Those two or three years studying with Ben Long, I must have heard a hundred times a day, “this is how it’s done in the Florentine School, so this is how you are going to do it.” The classical tradition began with the Renaissance Masters, and has been passed down for centuries, generation to generation, Master to apprentice … and somehow it ended up with me. (Fortunately it also ended up with many other artists … whew! …way too scary to think of myself as the sole standard-bearer.)
How the Florentine School found me is another story … the yard sale. I’ll save that for later.
The Florentine School is not just a specific art style … the way the paintings look to the viewer … there’s a lot more to it. It is a tradition that includes not just making art, but also the lifestyle and philosophy around the work. Studio rituals. The painting process. The materials. The way of seeing. All things composition. Interacting with subjects. With clients. With patrons. What you eat and drink. It is the complete commitment to living as a classical artist. It is the often overlooked details … the mark of the studio — how the painting is signed (always in red). It is the reason I call myself Studio C Shute. It is the willingness to face a cold November morning with hope … (and hot mushroom meatball soup for breakfast).
This installment of “The Florentine School” is “making boards” as Ben used to say. It was heavy with process, so we usually devoted most of a day to it, and made multiple boards at one time. Painting on a rigid surface (if using the right materials … the “traditional” ones, of course) is the most archival method. Fresco is actually more permanent, but it’s not really the same thing, since in fresco the pigment is absorbed into the plaster, and does not rest on top of it in a paint film.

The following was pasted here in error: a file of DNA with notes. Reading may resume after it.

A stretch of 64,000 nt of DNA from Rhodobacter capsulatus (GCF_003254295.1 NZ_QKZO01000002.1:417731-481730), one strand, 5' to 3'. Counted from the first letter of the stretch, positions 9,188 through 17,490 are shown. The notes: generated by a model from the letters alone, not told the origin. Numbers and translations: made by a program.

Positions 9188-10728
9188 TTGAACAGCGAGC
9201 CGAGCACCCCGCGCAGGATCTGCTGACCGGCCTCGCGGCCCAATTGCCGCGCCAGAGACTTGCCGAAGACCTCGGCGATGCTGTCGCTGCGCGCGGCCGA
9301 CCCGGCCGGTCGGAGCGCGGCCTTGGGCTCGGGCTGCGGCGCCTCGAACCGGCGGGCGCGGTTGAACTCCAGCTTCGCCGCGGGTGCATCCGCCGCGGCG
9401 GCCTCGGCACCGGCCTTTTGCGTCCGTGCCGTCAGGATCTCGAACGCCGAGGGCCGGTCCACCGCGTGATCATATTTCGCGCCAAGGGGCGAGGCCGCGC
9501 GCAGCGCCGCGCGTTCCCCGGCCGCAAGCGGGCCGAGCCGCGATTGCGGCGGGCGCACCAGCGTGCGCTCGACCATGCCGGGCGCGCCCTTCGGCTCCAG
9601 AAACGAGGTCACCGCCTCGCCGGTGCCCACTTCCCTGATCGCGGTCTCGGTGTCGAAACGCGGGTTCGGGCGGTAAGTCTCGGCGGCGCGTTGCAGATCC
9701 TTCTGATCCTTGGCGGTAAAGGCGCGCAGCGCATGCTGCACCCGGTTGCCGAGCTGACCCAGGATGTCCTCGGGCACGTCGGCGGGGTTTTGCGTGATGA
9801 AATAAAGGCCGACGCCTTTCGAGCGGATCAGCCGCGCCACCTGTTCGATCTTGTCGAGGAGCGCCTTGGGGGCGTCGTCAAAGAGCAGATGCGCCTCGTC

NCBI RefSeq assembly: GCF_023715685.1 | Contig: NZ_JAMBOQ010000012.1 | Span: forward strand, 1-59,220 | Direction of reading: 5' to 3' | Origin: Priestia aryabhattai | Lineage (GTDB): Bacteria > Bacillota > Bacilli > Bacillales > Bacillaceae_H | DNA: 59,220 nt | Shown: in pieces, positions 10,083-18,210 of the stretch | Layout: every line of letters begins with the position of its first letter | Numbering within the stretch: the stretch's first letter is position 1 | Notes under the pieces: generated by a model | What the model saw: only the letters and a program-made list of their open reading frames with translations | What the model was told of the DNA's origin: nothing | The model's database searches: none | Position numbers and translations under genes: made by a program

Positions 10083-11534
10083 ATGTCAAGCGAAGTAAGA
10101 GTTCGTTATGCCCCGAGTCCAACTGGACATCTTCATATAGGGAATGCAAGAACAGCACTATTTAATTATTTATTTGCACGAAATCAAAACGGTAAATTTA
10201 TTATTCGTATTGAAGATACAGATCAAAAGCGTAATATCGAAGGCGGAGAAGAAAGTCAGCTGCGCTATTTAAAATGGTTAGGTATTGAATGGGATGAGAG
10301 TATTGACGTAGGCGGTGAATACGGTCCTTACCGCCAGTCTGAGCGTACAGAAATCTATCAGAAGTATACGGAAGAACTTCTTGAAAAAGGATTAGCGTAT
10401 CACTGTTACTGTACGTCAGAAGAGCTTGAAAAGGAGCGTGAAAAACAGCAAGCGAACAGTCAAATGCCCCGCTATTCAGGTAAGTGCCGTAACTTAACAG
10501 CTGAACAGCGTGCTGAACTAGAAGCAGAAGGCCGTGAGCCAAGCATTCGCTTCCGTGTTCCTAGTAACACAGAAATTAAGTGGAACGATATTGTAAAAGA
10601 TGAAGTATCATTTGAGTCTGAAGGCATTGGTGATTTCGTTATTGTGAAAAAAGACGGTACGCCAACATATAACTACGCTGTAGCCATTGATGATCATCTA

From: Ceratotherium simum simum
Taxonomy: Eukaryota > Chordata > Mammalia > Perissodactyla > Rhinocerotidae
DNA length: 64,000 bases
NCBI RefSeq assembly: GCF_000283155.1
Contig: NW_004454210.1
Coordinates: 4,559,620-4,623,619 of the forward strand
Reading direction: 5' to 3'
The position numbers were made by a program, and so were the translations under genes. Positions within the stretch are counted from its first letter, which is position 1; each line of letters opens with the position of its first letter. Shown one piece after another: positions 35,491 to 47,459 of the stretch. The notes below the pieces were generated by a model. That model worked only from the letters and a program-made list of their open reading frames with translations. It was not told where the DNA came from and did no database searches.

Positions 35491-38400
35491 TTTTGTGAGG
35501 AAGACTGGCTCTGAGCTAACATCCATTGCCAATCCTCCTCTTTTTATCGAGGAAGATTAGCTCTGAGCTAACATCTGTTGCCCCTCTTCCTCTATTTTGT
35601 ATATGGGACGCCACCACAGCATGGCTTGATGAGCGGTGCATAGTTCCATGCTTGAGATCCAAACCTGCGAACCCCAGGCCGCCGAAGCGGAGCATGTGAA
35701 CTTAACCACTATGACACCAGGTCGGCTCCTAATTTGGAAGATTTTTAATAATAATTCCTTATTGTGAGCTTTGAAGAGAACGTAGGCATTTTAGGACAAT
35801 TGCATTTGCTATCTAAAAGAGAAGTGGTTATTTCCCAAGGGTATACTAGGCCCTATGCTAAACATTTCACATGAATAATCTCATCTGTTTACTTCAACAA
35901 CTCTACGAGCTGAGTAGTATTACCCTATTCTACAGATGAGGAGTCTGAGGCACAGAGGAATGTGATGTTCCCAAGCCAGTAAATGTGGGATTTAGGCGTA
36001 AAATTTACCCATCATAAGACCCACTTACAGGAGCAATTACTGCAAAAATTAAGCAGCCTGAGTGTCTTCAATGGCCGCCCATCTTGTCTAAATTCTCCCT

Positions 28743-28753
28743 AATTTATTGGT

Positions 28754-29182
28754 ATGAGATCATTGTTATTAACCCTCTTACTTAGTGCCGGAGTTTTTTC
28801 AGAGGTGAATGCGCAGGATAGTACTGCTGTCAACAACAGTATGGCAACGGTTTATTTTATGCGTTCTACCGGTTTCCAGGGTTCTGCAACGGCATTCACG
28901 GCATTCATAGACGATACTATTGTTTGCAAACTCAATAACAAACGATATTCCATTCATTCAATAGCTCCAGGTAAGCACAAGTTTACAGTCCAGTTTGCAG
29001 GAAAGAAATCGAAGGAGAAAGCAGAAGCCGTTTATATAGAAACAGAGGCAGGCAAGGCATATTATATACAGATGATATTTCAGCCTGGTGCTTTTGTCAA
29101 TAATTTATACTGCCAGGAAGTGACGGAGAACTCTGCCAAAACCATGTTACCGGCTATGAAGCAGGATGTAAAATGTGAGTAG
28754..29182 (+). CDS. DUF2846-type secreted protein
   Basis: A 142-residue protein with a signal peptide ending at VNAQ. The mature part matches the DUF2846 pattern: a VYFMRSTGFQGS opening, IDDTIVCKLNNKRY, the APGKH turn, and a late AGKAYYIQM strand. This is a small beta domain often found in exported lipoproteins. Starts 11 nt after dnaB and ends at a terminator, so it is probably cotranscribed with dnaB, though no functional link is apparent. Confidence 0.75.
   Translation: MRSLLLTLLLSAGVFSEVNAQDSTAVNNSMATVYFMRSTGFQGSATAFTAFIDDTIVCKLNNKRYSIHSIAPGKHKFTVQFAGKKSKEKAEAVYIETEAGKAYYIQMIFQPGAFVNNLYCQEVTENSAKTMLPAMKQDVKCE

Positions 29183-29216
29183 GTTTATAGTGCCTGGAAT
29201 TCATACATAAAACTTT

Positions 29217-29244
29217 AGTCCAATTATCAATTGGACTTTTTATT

Making boards: rabbit skin glue prepared in double boiler, birch plywood, either three-quarters thick or one-quarter mounted on stretcher bars, wood sealed with glue, linen or canvas (always linen for portraits) glued to the board with warm glue starting from the center out, edges wrapped and corner folds done just so, dry for two days at least, light sanding to make sure the paint gets down into the linen fibers, lead white ground, a week or two (minimum) to cure, and then you are ready to paint.
This is my first time prepping boards in the Lockhart StudioKitchen, so I’m just figuring out how this machine will work. Here is a fairly large canvas, 30 by 48 inches, ready … well, maybe late today … for the first layer of ground. This panel is for a landscape commission … a river scene called “The Sand Bar” … which was actually the view outside my wonderful little studio in Fort Gaines. Can’t wait to get started ….